17 Initial question How much did this course advance your ability to integrate diverse areas of knowledge?

18 Final Recommendations How much did this course improve your ability to combine knowledge or skills from different fields of study? [Not at all, A little, Somewhat, Quite a bit, A great deal] If we interpret the ELO to mean interdisciplinarity within a course, then the question is working

19 Initial question How would you rate this course for its overall quality and educational impact? Quality and impact were found to be different.

20 Final Recommendation How would you rate the overall educational value of this course, that is the extent to which the course improved your all-around education or prepared you for the future? [Very poor, Poor, Fair, Good, Very good] – Students seem to understand the intent

21 Final Recommendation How would you rate the overall quality of this course, that is the extent to which it was structured and taught in order to maximize its educational value? [Very poor, Poor, Fair, Good, Very good] – Unclear to some students if they should assess the professor or course structure – We want the focus to be on the course rather than the instructor – Maybe need to narrow, split, or drop this question

22 Final Recommendation Students felt it would be helpful to know whether a student was or was not a major Question added (at the start of the survey): At the time you enrolled, did you primarily take this course to fulfill a requirement for your major? [yes/no] – Students seemed to understand this question, as intended

23 General student reactions to the survey The survey made them reflect on their courses in ways they hadnt before and thought the survey asked about aspects of courses where they did gain something Students see that you can appreciate classes for different reasons Some students had mentally compared the answers they gave from one course to another ELOs became clearer The overall reception of the utility of the survey was very positive

24 Ideal implementation After each semester, students receive a link to a personalized survey covering all the courses they took in the previous semester Data are collated and made available to students and the public (CouseGuide?)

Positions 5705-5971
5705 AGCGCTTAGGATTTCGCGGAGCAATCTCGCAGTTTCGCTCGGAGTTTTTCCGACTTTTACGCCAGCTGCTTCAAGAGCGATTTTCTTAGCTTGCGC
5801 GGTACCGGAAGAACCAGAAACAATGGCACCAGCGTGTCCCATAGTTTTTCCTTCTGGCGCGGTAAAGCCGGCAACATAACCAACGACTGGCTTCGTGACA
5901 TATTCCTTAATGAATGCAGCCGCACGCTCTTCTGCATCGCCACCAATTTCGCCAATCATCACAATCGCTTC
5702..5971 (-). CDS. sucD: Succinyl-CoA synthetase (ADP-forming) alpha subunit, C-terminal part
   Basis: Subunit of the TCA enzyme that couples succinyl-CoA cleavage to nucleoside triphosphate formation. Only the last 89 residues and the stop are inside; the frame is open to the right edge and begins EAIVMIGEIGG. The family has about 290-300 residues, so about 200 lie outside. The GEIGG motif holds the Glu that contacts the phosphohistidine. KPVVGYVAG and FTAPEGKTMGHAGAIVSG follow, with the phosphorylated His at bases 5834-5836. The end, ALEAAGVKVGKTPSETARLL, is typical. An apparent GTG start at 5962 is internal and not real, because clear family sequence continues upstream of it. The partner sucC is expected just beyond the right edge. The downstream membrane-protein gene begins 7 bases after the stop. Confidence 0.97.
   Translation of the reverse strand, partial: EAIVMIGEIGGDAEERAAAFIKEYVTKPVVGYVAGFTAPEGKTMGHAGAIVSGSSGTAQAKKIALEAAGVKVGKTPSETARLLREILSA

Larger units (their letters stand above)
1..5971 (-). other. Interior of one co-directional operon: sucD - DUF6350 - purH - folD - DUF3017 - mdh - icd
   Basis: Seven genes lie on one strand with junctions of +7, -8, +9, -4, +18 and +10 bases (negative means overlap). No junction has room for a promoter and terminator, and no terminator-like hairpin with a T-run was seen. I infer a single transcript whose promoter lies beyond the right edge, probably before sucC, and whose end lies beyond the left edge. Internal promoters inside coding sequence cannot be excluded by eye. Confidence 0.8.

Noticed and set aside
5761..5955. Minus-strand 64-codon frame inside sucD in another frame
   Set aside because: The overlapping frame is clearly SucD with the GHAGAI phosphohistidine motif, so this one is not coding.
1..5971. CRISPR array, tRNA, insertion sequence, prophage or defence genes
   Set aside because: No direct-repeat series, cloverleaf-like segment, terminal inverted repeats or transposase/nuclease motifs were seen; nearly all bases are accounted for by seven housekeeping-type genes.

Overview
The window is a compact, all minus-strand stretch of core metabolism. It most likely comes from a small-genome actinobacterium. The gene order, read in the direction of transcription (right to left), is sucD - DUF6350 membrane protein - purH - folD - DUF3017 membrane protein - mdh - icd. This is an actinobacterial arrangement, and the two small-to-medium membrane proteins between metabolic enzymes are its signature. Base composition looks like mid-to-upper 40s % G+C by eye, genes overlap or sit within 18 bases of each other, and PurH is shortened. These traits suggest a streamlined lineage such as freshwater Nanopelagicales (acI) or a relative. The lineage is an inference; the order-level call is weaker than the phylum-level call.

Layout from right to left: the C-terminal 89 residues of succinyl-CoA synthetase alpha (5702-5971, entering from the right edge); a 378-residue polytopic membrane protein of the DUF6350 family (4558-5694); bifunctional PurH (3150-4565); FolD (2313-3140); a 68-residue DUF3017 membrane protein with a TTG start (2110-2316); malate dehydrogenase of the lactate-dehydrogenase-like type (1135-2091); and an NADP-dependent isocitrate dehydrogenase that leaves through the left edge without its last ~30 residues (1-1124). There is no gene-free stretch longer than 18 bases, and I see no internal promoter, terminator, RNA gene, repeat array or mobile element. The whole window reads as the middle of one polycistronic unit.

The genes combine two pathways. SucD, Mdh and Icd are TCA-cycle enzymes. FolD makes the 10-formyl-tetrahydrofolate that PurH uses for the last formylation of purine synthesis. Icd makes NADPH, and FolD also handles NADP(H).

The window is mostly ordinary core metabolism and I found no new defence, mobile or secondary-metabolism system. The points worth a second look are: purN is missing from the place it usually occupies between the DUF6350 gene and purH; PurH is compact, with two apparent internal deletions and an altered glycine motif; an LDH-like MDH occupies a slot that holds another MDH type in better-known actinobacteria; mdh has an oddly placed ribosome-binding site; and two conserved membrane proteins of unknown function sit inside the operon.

25 Sample Data Presentation The students liked the idea of having such data available – it would definitely help because there isnt currently a way to know if a class is good or bad besides anecdotes – Better than RateMyProfessor.com - those ratings dont necessarily tell you what the class is going to be like But they are realistic: – …A student shouldnt put all his trust into what the graph might say.

26 5 Imaginary studies 101 (331 students; 105 majors) Imaginary studies 102 (183 students; 80 majors) Imaginary studies 202 (89 students; 33 majors) Imaginary studies 401 (23 students; 12 majors) Imaginary studies 402 (19 students; 17 majors) Imaginary studies 201 (113 students; 83 majors) Mean for nonmajors Mean for majors Sample data presentation Needs work!

27 Other things student want (but we dont expect to provide) How much work How easy it was to get an A Correlation between the amount of work students put in and how much they feel they actually learned from the course Data for specific professors or TAs

28 Next steps Run a pilot survey on a large sample of students Use focus groups to improve data presentation style Consult with central administration on whether funds would be available to establish ongoing surveys and posting of data for all courses Seek faculty/staff buy-in (allowing for instructors to opt-out)

29 Thanks Janet Batzli TA Executive Committee and Assessment Subcommittee UW Survey Center – John Stevenson; Jennifer Dykema; Jaime Faus; Tara Piche Mo Bischoff UW Assessment Council